34 For one thing, female academies and the female departments of co-ed academies appear to have been much more concerned about elaborating full courses of study for their female students than they were for their male students. One scholar has found, for example, that of the sixty-two Connecticut academies whose catalogs he analyzed for the period before 1860, only three advertised systematic, sequential programs of study, and two of these three were female academies. At the same time, female academies constituted only 15 percent of the total number of academies he studied. Harvey S. Reed, “The Period of the Academy in Connecticut,” (Ph.D. diss., Yale University, 1942):77–9. In addition, academy bulletins sometimes printed statements admonishing parents for failing to allow their daughters to pursue a “full” and “entire” course of instruction. (See, for example, “Bulletin of Genesee Wesleyan Seminary,” 1836, Genesee Wesleyan Seminary Collection, Syracuse University Archives, George Arents Research Library, Syracuse, New York; “Catalogue of the Officers and Students of Phipps Union Seminary, 1851,” Swan Library, Albion, New York.) By mid-century, moreover, the desires of educators seem to have been granted, as women increasingly enrolled in higher schooling and completed courses of study at higher rates than males.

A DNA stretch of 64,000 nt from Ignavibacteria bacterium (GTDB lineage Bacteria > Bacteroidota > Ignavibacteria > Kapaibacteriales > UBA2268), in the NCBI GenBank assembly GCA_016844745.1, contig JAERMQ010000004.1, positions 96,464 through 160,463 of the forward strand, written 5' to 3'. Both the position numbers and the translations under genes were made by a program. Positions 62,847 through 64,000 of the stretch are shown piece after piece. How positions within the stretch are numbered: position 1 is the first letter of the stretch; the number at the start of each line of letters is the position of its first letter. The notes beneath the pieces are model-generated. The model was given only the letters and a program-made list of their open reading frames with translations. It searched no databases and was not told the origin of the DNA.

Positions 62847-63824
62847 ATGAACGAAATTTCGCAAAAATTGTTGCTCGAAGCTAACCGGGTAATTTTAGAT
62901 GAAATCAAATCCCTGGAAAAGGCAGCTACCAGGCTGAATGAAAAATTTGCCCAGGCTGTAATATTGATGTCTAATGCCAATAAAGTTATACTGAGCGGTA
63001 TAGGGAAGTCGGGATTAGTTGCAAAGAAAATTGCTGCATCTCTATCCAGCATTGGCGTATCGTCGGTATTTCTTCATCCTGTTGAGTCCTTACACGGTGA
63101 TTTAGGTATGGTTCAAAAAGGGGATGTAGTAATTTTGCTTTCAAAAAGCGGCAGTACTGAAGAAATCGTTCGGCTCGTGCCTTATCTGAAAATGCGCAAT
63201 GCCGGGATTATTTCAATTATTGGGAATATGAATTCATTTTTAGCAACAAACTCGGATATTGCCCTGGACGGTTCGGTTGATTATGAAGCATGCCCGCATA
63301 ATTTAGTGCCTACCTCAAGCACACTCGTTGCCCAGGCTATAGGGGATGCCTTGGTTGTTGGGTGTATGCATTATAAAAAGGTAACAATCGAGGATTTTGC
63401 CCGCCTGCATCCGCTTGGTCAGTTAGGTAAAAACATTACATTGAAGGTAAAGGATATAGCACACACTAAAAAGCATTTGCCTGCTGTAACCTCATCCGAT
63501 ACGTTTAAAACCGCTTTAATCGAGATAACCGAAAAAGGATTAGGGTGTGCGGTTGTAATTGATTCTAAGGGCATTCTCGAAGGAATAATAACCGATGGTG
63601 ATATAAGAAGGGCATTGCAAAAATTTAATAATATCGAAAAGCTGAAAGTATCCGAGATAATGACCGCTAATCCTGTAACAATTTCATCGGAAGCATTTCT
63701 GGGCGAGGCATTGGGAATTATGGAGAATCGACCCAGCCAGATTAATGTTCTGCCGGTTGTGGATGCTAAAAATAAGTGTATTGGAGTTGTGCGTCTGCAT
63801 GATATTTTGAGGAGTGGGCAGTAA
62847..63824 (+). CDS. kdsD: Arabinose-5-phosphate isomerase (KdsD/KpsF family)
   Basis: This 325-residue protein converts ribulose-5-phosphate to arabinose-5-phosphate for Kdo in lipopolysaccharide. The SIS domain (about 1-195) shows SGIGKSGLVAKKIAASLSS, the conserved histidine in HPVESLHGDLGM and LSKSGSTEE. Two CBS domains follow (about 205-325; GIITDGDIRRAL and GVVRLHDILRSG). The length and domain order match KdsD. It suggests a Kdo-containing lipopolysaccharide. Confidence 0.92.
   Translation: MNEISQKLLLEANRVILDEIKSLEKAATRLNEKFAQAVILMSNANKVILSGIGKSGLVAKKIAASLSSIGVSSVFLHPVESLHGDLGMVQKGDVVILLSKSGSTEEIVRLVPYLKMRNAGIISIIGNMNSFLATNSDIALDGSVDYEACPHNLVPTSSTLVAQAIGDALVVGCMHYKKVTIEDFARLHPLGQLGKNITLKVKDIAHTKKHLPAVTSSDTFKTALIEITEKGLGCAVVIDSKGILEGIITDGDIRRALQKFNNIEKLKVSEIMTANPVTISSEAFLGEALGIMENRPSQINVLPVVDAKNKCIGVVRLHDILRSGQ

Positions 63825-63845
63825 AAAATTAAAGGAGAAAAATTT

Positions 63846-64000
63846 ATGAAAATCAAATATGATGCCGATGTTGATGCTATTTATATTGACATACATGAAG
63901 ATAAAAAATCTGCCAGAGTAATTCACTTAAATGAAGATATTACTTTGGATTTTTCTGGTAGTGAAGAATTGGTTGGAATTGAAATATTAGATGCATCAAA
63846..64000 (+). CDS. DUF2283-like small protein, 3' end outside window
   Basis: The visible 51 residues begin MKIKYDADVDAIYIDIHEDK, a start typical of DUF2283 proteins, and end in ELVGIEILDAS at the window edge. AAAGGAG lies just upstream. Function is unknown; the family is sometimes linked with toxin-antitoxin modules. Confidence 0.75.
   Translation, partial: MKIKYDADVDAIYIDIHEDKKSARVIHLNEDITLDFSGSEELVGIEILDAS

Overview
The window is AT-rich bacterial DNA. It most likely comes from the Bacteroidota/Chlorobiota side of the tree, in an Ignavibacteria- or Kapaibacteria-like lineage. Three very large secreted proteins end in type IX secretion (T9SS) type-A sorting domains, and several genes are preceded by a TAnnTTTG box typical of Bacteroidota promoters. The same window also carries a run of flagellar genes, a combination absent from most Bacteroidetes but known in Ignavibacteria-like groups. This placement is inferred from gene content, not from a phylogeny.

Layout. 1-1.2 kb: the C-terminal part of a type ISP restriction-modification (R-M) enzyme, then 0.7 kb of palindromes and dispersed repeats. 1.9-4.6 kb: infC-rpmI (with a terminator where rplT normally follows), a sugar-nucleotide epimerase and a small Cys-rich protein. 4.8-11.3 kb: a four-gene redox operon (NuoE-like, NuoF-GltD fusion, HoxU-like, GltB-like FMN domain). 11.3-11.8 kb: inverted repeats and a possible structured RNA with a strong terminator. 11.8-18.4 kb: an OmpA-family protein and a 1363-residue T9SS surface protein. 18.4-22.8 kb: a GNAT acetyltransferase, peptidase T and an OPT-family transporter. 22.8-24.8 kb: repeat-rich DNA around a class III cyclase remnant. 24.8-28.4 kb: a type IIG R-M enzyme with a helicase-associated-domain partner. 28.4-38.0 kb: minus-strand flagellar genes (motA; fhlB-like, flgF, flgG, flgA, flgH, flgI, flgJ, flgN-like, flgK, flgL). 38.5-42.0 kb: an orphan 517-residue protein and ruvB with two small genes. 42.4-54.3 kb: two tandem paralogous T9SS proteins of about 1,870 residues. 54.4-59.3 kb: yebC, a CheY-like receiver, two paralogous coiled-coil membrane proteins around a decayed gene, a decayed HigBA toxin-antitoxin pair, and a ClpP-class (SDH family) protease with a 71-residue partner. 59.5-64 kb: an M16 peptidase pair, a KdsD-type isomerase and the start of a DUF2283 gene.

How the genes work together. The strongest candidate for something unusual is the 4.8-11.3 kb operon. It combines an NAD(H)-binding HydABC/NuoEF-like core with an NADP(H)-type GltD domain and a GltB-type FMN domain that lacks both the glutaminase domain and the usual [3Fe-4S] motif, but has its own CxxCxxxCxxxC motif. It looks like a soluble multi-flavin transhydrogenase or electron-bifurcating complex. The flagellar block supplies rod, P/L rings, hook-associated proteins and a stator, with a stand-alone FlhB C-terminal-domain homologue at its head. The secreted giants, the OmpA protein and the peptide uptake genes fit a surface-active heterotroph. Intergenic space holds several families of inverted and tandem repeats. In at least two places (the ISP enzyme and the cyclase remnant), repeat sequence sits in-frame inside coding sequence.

35 Diary of Eli Rogers,” August 18, 1854.

36 Diary of Frances Connors Smith,” April 21, 1833.

37 Much the same attitude of academic self-discipline and self-direction and even some nearly identical sentiments were expressed by southern diarist Laura Wirt Randall in the late 1820s and early 1830s. See Anya Jabour, “ ‘It Will Never Do For Me to Be Married': The Life of Laura Wirt Randall, 1803–33,” Journal of the Early Republic 17 (Summer 1997): 193–236. In addition, Louise Stevenson refers to a number of statements of similar tenor in female diaries and correspondence in her book on Victorian culture, noted below.